Controlling Temperature And Flow Of An EXAIR Vortex Tube

If you need a reliable, consistent flow of cold air, look no further than the EXAIR Vortex Tube:

A 1/4 ton of refrigeration in the palm of your hand!

Getting the performance you want comes down to answering two simple questions:

What temperature do I need? 

Vortex Tubes produce a DROP in temperature, so your compressed air supply temperature is our starting point to determine what the actual cold air temperature will be.  The magnitude of the temperature drop is dependent on two factors:

  • Compressed air supply pressure – the higher the pressure, the higher the temperature drop.
  • Cold Fraction setting of the Vortex Tube – this is the percentage of the air supply that’s directed to the cold end.  The same temperature drop is produced, regardless of model, for a given Cold Fraction.  The lower the Cold Fraction, the greater the temperature drop (and hence, the lower the air temperature.)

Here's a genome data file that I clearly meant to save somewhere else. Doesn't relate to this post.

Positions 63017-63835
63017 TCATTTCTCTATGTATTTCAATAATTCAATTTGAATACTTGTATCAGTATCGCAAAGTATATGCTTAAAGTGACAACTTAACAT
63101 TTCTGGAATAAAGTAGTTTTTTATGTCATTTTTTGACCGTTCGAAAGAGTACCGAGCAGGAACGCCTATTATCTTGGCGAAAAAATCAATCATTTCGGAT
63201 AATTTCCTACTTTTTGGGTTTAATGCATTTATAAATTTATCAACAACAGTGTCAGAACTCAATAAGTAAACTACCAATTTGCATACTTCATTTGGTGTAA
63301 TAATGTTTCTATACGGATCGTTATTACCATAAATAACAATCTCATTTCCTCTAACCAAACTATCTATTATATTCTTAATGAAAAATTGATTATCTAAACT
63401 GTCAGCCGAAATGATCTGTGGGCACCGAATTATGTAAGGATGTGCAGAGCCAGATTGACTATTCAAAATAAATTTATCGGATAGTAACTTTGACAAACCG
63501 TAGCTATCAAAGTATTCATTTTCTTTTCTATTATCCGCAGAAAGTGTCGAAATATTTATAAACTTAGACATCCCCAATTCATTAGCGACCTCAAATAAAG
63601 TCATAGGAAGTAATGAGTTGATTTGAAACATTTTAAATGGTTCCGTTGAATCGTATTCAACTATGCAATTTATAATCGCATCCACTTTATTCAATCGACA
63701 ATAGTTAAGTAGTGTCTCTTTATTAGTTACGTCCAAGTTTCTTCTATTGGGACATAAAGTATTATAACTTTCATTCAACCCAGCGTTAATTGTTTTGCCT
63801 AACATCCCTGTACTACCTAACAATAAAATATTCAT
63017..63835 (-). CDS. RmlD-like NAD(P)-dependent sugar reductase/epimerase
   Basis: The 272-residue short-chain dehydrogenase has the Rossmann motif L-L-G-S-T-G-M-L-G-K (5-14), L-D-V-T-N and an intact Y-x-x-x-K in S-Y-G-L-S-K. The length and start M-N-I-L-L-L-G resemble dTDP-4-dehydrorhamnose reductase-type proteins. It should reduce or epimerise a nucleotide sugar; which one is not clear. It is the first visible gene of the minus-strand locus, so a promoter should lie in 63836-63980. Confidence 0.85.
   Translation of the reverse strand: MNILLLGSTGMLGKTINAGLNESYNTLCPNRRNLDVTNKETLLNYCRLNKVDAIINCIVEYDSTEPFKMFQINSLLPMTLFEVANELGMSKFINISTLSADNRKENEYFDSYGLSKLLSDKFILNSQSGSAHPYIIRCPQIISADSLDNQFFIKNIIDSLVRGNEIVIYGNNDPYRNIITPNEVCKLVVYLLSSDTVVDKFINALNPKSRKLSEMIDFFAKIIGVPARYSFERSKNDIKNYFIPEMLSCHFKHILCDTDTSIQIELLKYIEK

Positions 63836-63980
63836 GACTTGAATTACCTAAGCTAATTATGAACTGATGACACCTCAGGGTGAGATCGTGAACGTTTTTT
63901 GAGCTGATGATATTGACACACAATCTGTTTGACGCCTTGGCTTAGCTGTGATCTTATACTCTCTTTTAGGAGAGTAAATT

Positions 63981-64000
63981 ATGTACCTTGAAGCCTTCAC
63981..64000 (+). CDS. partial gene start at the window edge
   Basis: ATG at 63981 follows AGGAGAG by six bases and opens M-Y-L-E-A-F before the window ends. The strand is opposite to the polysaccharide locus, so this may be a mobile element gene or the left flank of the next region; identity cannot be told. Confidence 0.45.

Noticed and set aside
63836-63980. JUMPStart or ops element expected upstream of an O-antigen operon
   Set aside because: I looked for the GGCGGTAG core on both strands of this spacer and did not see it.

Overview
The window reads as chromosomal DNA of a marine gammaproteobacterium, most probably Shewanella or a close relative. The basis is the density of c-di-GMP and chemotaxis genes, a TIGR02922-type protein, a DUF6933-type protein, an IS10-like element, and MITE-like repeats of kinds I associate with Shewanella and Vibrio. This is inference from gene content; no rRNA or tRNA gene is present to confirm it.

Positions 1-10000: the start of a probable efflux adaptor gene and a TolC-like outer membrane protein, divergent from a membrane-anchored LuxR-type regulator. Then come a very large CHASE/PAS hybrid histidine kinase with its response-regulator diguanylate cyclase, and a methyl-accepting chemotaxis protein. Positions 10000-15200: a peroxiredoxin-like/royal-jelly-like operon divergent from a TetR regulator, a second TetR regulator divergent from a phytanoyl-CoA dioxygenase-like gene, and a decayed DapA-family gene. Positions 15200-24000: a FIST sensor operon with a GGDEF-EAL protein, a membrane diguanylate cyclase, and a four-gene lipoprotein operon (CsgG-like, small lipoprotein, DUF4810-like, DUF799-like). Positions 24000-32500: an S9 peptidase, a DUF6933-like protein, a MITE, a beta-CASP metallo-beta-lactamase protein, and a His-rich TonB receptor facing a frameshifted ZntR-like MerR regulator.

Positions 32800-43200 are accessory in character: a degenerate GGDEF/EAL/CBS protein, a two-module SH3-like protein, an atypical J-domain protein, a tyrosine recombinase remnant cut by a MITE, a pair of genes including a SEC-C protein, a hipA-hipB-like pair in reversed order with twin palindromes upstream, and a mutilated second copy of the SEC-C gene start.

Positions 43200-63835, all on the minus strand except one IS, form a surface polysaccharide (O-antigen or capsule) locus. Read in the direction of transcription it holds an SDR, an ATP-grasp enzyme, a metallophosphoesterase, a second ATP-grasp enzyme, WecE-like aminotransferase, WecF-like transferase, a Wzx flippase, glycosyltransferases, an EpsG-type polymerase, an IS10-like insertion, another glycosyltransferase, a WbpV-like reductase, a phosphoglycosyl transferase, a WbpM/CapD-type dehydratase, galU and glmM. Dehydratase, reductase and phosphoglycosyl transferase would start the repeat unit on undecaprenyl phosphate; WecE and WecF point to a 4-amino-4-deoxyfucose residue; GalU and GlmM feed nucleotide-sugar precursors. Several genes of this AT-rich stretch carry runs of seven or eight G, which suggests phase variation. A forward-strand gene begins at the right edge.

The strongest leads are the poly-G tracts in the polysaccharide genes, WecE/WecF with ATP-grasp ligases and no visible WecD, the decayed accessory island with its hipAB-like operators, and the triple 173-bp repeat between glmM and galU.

EXAIR has two distinct series, or types, of Vortex Tubes:

3200 Series are used when Cold Fractions above 50% are desirable.  This provides maximum refrigeration…high flows and temperature drops that are optimal for many spot cooling applications such as tool cooling, setting hot melt adhesives, quick cooling of soldering/brazing, etc.

3400 Series are used for lower Cold Fractions (below 50%) and generate VERY cold air flow…as low as -50°F.  Some common applications for these are cryogenic lab sample cooling, circuit testing, or freeze seals in certain piping systems.

Temperature drops are dependent only on supply pressure and Cold Fraction setting. These values apply to any Vortex Tube, regardless of size/model.

Cold Fraction is adjusted by turning the Hot Air Exhaust Valve to let more, or less, hot air out, as shown in this short video:

What flow do I need?

Both the 3200 and 3400 Series Vortex Tubes are offered, from stock, in twelve distinct models of each series.  These are defined by the compressed air consumption, and the cold air flow is determined by the Cold Fraction setting.